The Fed’s accelerating rate hike timetable in response to the persistence of inflation has been the major market driver in 2022. As discussed in 3/31/22 Update Theme #1: Recurring Transitory Issues, the Russian invasion of Ukraine and the resulting jump in oil prices has kept inflation in the markets focus, while China’s zero-Covid policy has kept global supply chains under pressure. During Q2, as expected, the Federal Reserve continued to contend with inflation. Somewhat unexpectedly though, the May CPI report (reported on 6/10), showed a strong enough reading that it prompted the Fed to speed its pace of rate increases, and a 75 bps rate increase at the Fed’s June 15th meeting. The overall shift in rhetoric from the Fed for further rate hikes weighed on the market in Q2.
The chart shows Core CPI, implied inflation (from TIPS), and the 1 year Treasury yield (as a proxy for Fed policy). First, Core CPI initially jumped on factors that the Fed defined as transitory and the market, as shown by TIPS implied inflation, agreed. However, the second jump in Core CPI and implied inflation breaking above 3% at the end of Q1 (due to Russia’s invasion of Ukraine), prompted a shift in Fed policy. This shift is evident in the 1yr Treasury. It has jumped from 0% to over 2.5%, in just six months. The prior rate hike cycle took 4 years, from 2014 to 2018. Before that, the 2003 to 2005 cycle took nearly three years to move by a similar amount. The point being that Fed expectations have shifted rapidly.
Entering Q2, core CPI had just reached 6.4% and implied inflation crossed above 3%, reaching 3.4%. Ironically, despite strong CPI readings and the overall market focus on inflation, Core CPI has tipped lower (now 6.02%) and implied inflation has come down from its spike higher, back to 2.59%. Meanwhile The Fed’s accelerated pace of rate increases has pushed the 1 yr Treasury to 2.67% by the end of Q2, and it has rapidly converged with implied inflation expectations. In fact, the two are highly related. Precisely because of the Fed’s accelerated commitment to slowing inflation, the markets have responded by lowering their expectations of how high inflation will get.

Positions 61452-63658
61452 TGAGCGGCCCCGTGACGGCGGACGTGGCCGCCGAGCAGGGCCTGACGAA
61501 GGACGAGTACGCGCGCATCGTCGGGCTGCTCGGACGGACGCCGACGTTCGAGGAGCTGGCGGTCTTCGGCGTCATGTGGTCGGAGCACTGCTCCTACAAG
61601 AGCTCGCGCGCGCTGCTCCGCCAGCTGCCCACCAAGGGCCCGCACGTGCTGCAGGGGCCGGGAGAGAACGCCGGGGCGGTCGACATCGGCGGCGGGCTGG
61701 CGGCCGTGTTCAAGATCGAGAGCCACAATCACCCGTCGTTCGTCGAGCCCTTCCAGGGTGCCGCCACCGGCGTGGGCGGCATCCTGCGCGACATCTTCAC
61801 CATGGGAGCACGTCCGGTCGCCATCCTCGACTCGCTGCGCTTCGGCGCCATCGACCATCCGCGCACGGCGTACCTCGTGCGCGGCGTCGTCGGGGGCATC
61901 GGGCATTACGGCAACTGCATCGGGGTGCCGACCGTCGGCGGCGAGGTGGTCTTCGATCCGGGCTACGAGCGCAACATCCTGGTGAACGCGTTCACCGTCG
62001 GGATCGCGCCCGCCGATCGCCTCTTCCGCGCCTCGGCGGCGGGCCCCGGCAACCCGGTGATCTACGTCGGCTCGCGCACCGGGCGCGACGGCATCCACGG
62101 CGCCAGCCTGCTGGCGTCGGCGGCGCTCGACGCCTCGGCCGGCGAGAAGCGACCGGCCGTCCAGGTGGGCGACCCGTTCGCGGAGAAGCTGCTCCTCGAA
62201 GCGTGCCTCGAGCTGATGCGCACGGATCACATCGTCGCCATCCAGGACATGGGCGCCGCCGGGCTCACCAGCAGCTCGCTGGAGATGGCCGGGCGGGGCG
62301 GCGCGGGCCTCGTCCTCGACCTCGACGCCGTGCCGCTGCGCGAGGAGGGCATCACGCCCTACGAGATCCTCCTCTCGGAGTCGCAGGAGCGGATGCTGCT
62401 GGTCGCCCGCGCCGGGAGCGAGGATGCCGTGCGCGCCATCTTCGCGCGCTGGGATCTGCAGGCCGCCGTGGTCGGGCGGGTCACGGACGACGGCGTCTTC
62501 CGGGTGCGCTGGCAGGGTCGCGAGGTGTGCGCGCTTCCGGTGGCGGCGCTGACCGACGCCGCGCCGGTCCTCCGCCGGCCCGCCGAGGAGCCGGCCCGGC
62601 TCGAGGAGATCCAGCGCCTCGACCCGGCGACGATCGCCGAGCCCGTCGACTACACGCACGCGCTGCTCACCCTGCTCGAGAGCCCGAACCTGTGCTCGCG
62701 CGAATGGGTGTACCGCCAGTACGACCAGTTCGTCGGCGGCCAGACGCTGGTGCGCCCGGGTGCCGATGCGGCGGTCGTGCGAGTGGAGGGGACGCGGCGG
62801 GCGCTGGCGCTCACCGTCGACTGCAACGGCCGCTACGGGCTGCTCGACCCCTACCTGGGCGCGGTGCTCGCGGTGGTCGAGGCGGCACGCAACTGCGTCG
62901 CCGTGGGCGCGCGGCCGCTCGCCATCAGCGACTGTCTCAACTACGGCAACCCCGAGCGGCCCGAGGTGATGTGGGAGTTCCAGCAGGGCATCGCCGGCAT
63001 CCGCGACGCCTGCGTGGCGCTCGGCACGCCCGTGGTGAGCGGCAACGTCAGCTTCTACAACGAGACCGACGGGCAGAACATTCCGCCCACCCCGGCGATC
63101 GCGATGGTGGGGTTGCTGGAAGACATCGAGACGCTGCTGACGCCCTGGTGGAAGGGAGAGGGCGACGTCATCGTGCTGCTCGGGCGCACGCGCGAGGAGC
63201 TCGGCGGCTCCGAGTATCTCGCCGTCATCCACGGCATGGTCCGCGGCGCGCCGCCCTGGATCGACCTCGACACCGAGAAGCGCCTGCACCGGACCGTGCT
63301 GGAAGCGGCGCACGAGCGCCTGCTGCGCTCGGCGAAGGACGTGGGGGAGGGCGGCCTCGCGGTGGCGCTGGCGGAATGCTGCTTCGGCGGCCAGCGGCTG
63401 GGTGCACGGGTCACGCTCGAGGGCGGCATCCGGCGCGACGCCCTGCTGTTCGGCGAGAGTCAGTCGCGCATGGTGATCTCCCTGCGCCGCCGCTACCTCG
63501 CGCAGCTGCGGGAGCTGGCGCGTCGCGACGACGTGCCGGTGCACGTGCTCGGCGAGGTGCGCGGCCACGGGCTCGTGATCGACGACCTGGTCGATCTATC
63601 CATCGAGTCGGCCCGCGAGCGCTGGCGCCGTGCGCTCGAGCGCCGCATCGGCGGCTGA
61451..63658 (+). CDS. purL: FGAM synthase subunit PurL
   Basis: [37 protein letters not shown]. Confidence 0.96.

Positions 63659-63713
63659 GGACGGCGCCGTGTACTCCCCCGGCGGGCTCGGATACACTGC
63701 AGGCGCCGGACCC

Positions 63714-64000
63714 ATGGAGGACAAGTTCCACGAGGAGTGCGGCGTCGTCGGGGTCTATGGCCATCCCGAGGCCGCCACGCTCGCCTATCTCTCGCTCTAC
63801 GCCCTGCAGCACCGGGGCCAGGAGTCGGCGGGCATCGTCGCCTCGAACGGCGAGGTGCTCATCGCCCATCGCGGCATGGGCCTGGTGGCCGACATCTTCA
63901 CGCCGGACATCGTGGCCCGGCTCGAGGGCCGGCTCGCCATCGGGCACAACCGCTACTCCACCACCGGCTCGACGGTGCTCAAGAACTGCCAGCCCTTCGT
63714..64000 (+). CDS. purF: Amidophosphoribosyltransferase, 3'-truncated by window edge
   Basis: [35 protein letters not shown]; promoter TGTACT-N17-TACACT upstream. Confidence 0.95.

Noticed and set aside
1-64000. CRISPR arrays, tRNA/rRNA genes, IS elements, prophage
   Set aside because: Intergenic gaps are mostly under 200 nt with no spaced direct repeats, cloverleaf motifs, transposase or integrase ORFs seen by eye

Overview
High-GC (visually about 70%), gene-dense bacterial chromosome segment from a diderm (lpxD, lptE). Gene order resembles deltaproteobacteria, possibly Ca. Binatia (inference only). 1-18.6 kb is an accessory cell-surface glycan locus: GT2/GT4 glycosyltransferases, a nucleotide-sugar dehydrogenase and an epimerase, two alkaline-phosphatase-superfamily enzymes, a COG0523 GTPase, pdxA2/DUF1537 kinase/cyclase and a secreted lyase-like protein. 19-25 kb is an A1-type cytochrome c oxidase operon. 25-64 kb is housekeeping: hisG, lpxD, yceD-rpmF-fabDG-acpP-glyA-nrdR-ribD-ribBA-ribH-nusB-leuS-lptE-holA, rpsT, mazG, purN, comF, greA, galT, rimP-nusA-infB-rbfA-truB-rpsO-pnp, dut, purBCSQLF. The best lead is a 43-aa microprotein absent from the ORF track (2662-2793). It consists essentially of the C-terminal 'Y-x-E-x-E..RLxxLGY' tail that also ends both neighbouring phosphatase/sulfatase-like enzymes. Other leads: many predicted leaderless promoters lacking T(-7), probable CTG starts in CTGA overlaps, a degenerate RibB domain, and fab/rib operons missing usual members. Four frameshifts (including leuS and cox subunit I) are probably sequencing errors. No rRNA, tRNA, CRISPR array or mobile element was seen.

This is also reflected further out the yield curve. The 10yr Treasury continued to rise in Q2, reaching as high as 3.48% on 6/14, though closing the year just below 3%, at 2.97%. The peak date is notable: it was the day before the Fed raised rates 75 bps. Just as the 1yr Treasury converging with implied inflation shows how rising rates impact market inflation expectations, the Fed’s faster pace of rate hikes, somewhat counterintuitively, caused longer term rates to fall, as markets began to price the potential for the Fed’s moves to slow inflation and/or slow the economy. It is this latter point that the market is thinking about as we enter Q2.
While rate hikes get a lot of Fed coverage, the other policy the Fed has been adjusting is its balance sheet. The process of buying bonds and adding to its holdings was known as Quantitative Easing, or QE. As of March, it has shifted to allowing its holdings to run off at maturing (shrinking its balance sheet), ramping up to $95B per month.
QE supported asset prices. As the chart and table shows, periods with QE have 20% average 12 month returns, compared to 9% without it. And anecdotally from the chart, 2016 (QE taper) and late 2018 (the only other period of QT) are the two periods when the Fed slowed QE, and both were rocky markets. This is illustrated by the “% Negative” calculation, which is the percentage of periods when returns were below zero. For rolling 12-month periods, it goes from 8% during QE periods, to 17% in non-QE periods. QE has afforded markets a smooth ride since it was restarted in April 2020, despite the ongoing volatility in the economic numbers.
The Fed has just started QT, but the balance sheet is already declining on a three month basis, and for the three recent periods on the chart, the bars are red and negative. The QE to QT shift is clearly impacting asset prices.
Inflation has remained elevated longer than expected, as the impact of the Russian invasion of Ukraine has pushed oil prices higher and China’s Zero-Covid policies have kept inflation pressures in place. The has prompted the Fed to raise rates faster than expected which, along with starting QT, has broadly impacted asset prices. Thus, Monetary Policy is Fed Up with Inflation.